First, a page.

One of the consequences of the lopsided recovery is that the distribution of income—already obscenely unequal prior to the crash—has continued to worsen. By 2014 (the last year for which data are available), the share of pretax national income going to the top 1 percent had risen to 20.2 percent (from 19.9 percent in 2007), while that of the bottom 90 percent had fallen to 53 percent (from 54.2 percent in 2007). In other words, the rising income share of the top 1 percent mirrors the declining share of the bottom 90 percent of the distribution.


The distribution of wealth in the United States is even more unequal. The top 1 percent held 38.6 percent of total household wealth in 2016, up from 33.7 percent in 2007, that of the next 9 percent more or less stable at 38.5 percent, while that of the bottom 90 percent had shrunk even further, from 28.6 percent to 22.8 percent.

So, back to my original question: what has—and has not—changed over the course of the past decade?

One area of the economy has clearly rebounded. Through their own efforts and with considerable help from the government, the stock market, corporate profits, Wall Street, and the income and wealth of the top 1 percent have all recovered from the crash. It’s certainly been their kind of recovery.

And they’ve recovered in large part because everyone else has been left behind. The vast majority of people, the American working-class, those who produce but don’t appropriate the surplus: they’ve been forced, within desperate and distressed circumstances, to shoulder the burden of a recovery they’ve had no say in directing and from which they’ve been mostly excluded.

The problem is, that makes the current recovery no different from the run-up to the crash itself—grotesque levels of inequality that fueled the bloated profits on both Main Street and Wall Street and a series of speculative asset bubbles. And the current recovery, far from correcting those tendencies, has made them even more obscene.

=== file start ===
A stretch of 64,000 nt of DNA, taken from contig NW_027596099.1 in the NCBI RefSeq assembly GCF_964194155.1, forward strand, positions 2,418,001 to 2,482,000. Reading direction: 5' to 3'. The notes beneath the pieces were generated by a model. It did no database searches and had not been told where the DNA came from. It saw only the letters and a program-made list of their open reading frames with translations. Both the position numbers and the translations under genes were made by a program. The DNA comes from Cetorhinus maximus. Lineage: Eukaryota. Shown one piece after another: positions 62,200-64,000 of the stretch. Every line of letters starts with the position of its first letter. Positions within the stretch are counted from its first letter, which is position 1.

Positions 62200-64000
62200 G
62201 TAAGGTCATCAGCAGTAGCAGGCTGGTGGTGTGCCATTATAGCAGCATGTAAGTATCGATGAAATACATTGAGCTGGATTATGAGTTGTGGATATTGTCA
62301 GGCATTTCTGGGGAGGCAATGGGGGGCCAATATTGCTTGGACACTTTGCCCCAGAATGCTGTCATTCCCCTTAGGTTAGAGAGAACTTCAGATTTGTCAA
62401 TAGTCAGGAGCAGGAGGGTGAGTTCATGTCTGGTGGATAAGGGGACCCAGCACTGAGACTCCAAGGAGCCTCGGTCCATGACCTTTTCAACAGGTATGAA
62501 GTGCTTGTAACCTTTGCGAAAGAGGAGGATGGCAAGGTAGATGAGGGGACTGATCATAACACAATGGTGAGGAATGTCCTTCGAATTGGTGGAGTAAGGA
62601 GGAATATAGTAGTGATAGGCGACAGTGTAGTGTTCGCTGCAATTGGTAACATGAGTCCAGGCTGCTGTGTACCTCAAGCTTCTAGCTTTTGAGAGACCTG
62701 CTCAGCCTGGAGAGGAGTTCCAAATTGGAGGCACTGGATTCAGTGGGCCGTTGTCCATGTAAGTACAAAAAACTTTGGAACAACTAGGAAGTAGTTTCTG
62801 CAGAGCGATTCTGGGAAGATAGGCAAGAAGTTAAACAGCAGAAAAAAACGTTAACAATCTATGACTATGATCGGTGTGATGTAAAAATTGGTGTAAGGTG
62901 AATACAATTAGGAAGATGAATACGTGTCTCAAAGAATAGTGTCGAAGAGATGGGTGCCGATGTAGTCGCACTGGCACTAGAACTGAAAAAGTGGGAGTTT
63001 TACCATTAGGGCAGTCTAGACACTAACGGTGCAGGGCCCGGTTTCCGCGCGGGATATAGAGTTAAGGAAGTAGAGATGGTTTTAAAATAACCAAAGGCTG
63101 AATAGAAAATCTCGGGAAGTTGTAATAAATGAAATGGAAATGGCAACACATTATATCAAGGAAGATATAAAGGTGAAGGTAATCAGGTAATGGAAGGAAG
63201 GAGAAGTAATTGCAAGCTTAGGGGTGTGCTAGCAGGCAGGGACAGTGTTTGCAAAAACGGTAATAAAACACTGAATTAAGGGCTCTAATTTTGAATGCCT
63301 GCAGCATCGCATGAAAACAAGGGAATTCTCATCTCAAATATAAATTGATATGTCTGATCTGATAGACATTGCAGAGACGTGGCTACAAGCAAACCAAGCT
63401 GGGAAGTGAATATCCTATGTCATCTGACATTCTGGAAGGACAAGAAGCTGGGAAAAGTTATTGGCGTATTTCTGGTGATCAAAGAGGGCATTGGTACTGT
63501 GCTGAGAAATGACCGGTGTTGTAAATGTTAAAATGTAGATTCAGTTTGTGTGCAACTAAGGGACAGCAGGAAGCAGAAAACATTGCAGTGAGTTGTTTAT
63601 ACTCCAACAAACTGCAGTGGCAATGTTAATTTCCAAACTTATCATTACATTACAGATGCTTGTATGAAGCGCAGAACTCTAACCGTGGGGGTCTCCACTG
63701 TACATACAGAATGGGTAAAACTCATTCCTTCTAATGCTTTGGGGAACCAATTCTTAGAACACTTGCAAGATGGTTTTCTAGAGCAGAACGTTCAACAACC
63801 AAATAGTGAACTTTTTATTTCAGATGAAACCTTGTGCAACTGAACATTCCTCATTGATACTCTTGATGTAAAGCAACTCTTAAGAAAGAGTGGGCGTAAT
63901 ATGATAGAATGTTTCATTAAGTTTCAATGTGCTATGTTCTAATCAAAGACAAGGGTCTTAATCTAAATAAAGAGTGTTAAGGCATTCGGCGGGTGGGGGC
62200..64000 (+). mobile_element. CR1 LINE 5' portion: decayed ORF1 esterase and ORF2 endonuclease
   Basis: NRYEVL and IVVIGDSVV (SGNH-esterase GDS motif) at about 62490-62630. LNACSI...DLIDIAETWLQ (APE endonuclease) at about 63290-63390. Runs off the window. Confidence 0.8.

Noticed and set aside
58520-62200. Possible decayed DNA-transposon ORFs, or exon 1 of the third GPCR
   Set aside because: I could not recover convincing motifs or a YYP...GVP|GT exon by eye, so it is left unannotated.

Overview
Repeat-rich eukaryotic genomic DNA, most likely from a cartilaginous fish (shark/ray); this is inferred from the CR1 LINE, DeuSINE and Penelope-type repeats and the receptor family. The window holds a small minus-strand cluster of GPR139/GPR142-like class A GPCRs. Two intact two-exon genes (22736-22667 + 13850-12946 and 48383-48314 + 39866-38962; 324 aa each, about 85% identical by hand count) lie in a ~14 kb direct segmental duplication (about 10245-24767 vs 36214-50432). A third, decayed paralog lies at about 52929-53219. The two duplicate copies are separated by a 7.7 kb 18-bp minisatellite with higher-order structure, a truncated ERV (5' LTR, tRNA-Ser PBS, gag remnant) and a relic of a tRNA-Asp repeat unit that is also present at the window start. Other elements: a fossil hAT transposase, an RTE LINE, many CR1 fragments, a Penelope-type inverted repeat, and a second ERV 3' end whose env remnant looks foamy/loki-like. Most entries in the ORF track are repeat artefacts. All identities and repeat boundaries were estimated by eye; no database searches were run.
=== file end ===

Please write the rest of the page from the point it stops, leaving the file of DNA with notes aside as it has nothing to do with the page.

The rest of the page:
Thus, ten years on, U.S. capitalism has created the conditions for renewed instability and another, dramatic crash.


*In a post last year, I called into question any attempt to precisely date the beginning of the crises.


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While median household incomes in the United States have fallen since the economic recovery began (down almost 6 percent since 2009), incomes at the top (as documented in the chart above) have soared.

The question is, how much of that inequality can be blamed on monetary policy—in particular, on quantitative easing?

As I see it, Richard Barwell, Senior European Economist at the Royal Bank of Scotland and former Senior Economist of the Bank of England, offers the correct answer:

“Given an unequal distribution of income and wealth it is always likely to be the case that a policy which generates a robust and sustained recovery will benefit those at the top more than those at the bottom.”

Of course. Concentrate incomes and wealth in the hands of a tiny minority at the top and a recovery that restores corporate profits and equity share prices will per force lead to more inequality in the distribution of income and wealth.

The issue Barwell and others simply don’t want to address, however, is: has the resumption of the pre-crisis inequality trend, which is a condition and consequence of quantitative easing during the past five years, itself undermined the possibility of a “robust and sustained recovery” going forward?


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Students and friends have been asking me about the current debates concerning monetary policy. I’m certainly no expert on the topic, which means doing a bit of additional reading. And here’s what I’ve come up with.

Walter Bagehot is the name to drop in these discussions (to judge by Ben Bernanke’s talk at the Fourteenth Jacques Polak Annual Research Conference and Brad DeLong frequent references, such as here). So, I went back and read the entirety of Lombard Street: A Description of the Money Market and, in all honesty, I didn’t come away with anything more than what I first learned in Charles Kindleberger’s Manias, Panics, and Crashes: A History of Financial Crises [pdf]. To wit, when financial crises occur, there needs to be a lender of last resort, which means some kind of central bank that lends freely, without any kind of ex ante limit, no playing of favorites, and at some penalty to borrowers.